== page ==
Reading "The Power of Habit"
I’ve picked up a new book last week that I am excited about.
It piqued my interest because it seems to go deeper into the habit mechanics that I have been exploring since last summer. James Clear has referenced this book several times in his work and speaks highly on the influence it had on him which prompted me to get my hands around it.
I jumped in with an open mind, curious to learn what else is interesting about human habits.
The book delivers right away. I am 90 pages in and it definitely feels like a prequel to James Clear’s Atomic Habits.
The author shares some mind-blowing real life examples of people and teams that have changed habits and went to achieve substantial things in their lives. Consider an example: Tony Dungy. I learned a lot about this NFL coach than any other in my limited NFL knowledge.
The book takes you deep into the mindset of winning coaches and how simple repeatable habits have helped them transform their teams and even win a Superbowl.
The thing that stuck with me most was how big of a role belief plays in changing habits. I’ve experienced this several times in my own life and written about it too.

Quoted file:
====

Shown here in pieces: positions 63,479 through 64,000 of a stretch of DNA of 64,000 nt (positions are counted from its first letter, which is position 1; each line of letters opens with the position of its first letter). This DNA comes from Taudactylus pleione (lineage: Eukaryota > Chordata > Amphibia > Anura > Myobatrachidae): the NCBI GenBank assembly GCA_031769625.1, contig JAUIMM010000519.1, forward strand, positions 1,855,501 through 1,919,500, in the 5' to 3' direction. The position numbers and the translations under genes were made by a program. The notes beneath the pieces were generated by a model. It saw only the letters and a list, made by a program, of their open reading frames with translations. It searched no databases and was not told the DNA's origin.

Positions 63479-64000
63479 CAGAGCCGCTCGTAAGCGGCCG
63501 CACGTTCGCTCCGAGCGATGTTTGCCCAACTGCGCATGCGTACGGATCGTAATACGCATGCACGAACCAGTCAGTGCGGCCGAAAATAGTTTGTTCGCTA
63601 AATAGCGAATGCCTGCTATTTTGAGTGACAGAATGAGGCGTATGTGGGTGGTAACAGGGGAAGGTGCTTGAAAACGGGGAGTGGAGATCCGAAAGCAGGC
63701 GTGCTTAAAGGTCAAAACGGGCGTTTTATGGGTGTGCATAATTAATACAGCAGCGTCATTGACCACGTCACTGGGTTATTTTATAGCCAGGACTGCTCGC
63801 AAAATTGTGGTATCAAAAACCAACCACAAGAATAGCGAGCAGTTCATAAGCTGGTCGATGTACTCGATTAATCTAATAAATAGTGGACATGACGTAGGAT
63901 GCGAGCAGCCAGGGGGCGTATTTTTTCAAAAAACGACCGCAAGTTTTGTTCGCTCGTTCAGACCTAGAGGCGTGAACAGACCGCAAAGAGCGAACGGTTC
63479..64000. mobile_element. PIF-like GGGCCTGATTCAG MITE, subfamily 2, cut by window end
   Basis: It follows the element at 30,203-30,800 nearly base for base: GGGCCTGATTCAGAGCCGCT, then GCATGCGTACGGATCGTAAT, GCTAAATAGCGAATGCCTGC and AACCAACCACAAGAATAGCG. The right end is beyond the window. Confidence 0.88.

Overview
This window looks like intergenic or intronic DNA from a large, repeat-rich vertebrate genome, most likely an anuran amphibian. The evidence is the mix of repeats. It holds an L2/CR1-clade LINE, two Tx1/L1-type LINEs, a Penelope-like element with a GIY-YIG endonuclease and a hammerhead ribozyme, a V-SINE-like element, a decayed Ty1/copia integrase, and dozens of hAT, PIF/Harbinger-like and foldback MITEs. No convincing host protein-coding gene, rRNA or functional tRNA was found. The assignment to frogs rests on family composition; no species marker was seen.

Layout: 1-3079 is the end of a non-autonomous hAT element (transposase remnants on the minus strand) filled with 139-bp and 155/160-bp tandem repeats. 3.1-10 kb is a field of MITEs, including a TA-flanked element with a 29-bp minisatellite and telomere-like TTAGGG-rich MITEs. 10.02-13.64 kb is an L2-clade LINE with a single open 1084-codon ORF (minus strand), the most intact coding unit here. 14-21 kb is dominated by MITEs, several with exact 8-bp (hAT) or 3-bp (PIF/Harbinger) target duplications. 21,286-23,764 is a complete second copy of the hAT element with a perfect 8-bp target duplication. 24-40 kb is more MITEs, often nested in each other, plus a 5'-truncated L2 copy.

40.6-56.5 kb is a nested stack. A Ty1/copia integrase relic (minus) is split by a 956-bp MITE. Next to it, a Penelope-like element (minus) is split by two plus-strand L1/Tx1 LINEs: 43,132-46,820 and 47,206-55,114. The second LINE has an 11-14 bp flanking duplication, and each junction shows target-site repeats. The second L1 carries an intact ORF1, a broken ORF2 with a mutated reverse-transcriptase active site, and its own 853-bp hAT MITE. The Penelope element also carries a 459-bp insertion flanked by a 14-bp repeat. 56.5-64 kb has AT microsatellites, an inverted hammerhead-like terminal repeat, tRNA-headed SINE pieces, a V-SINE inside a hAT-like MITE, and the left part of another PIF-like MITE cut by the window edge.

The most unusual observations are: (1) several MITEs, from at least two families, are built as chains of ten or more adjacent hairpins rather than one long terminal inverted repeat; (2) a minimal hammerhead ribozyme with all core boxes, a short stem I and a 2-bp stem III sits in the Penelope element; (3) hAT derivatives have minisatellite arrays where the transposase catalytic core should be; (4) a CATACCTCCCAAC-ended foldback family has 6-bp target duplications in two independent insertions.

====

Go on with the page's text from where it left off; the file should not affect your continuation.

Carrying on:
For habits to permanently change, the author concludes that people must believe that change is possible. Alcoholic Anonymous, the powerful organization that has changed the lives of several alcoholics through their 12 step program is centered around God. The core belief is that there is a higher spiritual power (in this case God) who gives you the strength to persevere in testing times. This keeps the people away from resorting to old routines in the state of distress. But this belief doesn’t have to be just God. It can be anything that anchors your mind. It is belief and conviction in the new routines that will save people from resorting to older (bad) habits.
Remember to find and keep that anchor close to your heart. Because you will need it. Life will test you. Life will find a way to knock you out and you’ll need good habits (powered by a strong core belief) to get back up.